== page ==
Q: I know it’s late in tax season, but I’m just getting around to it. Were there any major changes to the tax law in 2018?
A: Yes. It’s that time of year again. Millions of Americans are preparing their 2018 tax returns and grappling with some big changes as a result of the Tax Cuts and Jobs Act of 2017 (TCJA). Their impact on you could be significant. Here’s an overview of key tax changes affecting individuals.
Your 2018 Taxes: What to expect this filing season
Form 1040 makeover
The U.S. Individual Income Tax Return – Form 1040 – has a new, streamlined look for 2018. The new form is about half its previous size but is accompanied by various new supplementary schedules that taxpayers must file as required. The IRS anticipates that taxpayers with straightforward tax situations will only need to file the new 1040 with no additional schedules.
The TCJA almost doubled the basic standard deduction for each filing status, to $12,000 for a single filer and $24,000 for married filing jointly. As a result of these changes, fewer households are likely to benefit from itemizing their deductions.
In addition, TCJA eliminated certain itemized deductions and placed new restrictions on others. Most notably:
• The deduction for state and local taxes (SALT) is capped at $10,000 ($5,000 if married, filing separately).
• Home mortgage interest is still tax deductible. However, for those who buy a property after December 15, 2017, there’s a new limit on the amount of debt that can qualify: generally $750,000 ($375,000 if married, filing separately).
• Interest on home equity debt is no longer deductible.
• Regardless of your filing status, dependents, or whether you use the standard deduction or itemize, there is no deduction available for personal exemptions in 2018.
• The floor applicable to the itemized medical expense deduction is 7.5 percent of adjusted gross income (AGI).
• No itemized deduction is allowed for personal casualty and theft losses unless the loss is attributable to a federally declared disaster.
• There is no itemized deduction for unreimbursed employee business expenses and certain miscellaneous expenses that, in total, exceed 2 percent of AGI.
Tax rates and brackets
As before, the tax rate schedules are graduated so that a certain amount of income is taxed at the lowest rate, an amount over that is taxed at the next lowest rate, and so on. The table below* shows the 2018 tax rates and brackets for each filing status.
Capital gains rates remain the same, but there are new income breakpoints for determining when the rates apply. For more information on capital gains rates and other information on capital gains and losses, see the https://www.irs.gov/newsroom/helpful-facts-to-know-about-capital-gains-and-losses.
Alternative Minimum Tax
The TCJA kept the alternative minimum tax (AMT) in place for individual taxpayers but temporarily increased the AMT exemption amounts ($70,300 for single filers, $109,400 for married, filing jointly) and the income thresholds for phase out of the exemption amounts. As a result, fewer taxpayers are expected to be subject to the AMT.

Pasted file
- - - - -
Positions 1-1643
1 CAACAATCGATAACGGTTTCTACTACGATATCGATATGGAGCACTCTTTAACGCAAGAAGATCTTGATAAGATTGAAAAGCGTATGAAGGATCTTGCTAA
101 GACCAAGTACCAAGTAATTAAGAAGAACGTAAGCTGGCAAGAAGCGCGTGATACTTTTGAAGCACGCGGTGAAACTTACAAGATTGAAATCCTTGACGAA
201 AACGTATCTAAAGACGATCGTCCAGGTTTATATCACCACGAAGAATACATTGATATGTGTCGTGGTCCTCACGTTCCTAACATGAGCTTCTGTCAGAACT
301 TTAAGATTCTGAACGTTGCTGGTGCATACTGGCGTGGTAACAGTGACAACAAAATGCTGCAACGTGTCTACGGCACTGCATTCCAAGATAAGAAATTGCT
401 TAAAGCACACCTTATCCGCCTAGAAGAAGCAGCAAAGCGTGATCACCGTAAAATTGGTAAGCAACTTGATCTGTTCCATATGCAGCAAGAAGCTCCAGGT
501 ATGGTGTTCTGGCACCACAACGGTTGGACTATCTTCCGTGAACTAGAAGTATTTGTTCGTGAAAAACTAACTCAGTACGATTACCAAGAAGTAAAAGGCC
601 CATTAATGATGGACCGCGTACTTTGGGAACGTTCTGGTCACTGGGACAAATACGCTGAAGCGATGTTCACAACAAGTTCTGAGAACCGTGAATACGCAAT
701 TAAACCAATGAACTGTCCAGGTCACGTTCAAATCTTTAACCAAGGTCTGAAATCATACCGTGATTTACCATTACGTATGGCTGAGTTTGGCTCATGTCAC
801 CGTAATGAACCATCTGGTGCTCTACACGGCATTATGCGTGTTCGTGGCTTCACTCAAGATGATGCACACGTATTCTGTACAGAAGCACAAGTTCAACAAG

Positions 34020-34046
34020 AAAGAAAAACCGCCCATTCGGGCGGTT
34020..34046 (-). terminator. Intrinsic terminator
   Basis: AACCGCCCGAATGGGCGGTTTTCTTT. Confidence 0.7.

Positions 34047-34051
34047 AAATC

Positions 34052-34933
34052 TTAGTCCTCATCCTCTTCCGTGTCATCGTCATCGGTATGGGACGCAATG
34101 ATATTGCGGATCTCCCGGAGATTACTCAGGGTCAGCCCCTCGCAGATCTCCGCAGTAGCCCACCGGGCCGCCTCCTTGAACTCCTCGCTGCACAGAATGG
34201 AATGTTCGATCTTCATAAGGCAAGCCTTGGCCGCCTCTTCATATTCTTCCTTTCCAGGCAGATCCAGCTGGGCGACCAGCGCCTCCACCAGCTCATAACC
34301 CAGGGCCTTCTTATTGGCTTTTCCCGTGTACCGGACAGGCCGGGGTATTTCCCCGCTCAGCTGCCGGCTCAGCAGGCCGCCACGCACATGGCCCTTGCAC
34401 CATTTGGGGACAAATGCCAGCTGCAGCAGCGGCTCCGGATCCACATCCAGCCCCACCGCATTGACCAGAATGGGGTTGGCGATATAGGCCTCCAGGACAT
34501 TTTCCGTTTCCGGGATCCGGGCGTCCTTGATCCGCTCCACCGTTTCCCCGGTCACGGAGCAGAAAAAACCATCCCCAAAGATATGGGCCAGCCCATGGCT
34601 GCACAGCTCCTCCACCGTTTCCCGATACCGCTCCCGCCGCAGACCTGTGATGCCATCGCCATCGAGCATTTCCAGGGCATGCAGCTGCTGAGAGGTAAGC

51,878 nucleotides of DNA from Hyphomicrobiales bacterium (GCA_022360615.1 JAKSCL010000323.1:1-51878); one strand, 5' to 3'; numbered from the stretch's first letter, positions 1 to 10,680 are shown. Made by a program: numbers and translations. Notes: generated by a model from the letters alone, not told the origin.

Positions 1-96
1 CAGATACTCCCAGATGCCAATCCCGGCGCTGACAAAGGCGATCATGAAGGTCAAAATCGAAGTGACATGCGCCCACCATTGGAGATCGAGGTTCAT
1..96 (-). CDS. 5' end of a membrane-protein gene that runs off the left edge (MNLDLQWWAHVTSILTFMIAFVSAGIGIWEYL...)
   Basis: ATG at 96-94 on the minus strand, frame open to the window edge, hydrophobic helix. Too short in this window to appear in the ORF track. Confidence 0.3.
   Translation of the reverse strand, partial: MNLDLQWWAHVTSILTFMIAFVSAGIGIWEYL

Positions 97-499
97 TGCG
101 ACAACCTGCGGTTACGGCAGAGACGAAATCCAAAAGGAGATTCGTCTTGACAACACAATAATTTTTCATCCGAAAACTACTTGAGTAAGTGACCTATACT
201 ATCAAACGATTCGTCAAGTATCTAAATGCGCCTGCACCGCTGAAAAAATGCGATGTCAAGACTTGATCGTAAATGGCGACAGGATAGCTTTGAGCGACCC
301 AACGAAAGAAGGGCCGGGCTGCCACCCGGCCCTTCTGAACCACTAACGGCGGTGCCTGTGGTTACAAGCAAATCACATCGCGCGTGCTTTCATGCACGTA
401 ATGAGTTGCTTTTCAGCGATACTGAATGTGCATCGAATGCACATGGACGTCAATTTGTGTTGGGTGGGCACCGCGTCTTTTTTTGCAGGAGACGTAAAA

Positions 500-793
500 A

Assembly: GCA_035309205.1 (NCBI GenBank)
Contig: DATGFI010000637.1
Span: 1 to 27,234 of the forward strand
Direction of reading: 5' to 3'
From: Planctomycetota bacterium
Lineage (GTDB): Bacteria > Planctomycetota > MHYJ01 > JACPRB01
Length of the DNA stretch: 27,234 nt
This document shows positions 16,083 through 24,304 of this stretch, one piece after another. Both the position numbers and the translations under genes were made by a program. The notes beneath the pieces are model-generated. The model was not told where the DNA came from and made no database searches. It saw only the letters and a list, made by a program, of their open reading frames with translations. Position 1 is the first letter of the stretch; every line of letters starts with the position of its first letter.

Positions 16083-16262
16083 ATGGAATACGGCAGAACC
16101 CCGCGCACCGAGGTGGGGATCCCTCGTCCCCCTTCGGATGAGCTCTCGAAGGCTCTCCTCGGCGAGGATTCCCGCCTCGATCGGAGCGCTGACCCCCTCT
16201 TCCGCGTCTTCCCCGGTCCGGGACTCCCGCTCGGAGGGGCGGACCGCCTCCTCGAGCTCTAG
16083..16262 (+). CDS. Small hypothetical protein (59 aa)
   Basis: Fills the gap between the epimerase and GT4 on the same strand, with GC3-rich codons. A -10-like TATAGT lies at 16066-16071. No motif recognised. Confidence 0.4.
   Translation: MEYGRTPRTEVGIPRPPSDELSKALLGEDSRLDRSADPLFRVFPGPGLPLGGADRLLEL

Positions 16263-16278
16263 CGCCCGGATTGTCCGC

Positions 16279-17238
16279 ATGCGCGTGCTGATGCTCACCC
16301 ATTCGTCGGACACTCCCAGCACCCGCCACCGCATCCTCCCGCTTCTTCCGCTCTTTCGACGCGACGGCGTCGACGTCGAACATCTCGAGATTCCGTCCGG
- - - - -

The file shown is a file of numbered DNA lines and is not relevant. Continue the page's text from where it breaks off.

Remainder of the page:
What else has changed for 2018?
Some other important points to keep in mind:
• A larger child tax credit of up to $2,000 per child under age 17 is available, and the income thresholds for phase out of the credit are higher.
• Up to 20 percent of qualified business income passed through from partnerships, S corporations, and sole proprietorships may be deductible on owners’ personal tax returns. (Various restrictions apply.)
There’s more to the new tax rules than can be covered in a general overview such as this one. For further information about the law and its impact on your specific tax situation, be sure to secure professional advice.
Jeremy R. Gussick is a CERTIFIED FINANCIAL PLANNER™ professional affiliated with LPL Financial, the nation’s largest independent broker-dealer.* Jeremy specializes in the financial planning and retirement income needs of the LGBT community and was recently named a 2018 FIVE STAR Wealth Manager as mentioned in Philadelphia Magazine.** He is active with several LGBT organizations in the Philadelphia region, including DVLF (Delaware Valley Legacy Fund) and the Independence Business Alliance (IBA), the Philadelphia Region’s LGBT Chamber of Commerce. OutMoney appears monthly. If you have a question for Jeremy, you can contact him via email at [email protected]
Jeremy R. Gussick is a Registered Representative with, and securities and advisory services are offered through LPL Financial, a Registered Investment Advisor, Member FINRA/SIPC.
This article was prepared with the assistance of DST Systems Inc. The opinions voiced in this material are for general information only and are not intended to provide specific advice or recommendations for any individual. This communication is not intended to be tax advice and should not be treated as such. We suggest that you discuss your specific situation with a qualified tax or legal advisor. Please consult me if you have any questions. To the extent you are receiving investment advice from a separately registered independent investment advisor, please note that LPL Financial LLC is not an affiliate of and makes no representation with respect to such entity.
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*As reported by Financial Planning magazine, June 1996-2018, based on total revenues.
**Award based on 10 objective criteria associated with providing quality services to clients such as credentials, experience, and assets under management among other factors. Wealth managers do not pay a fee to be considered or placed on the final list of 2018 Five Star Wealth Managers.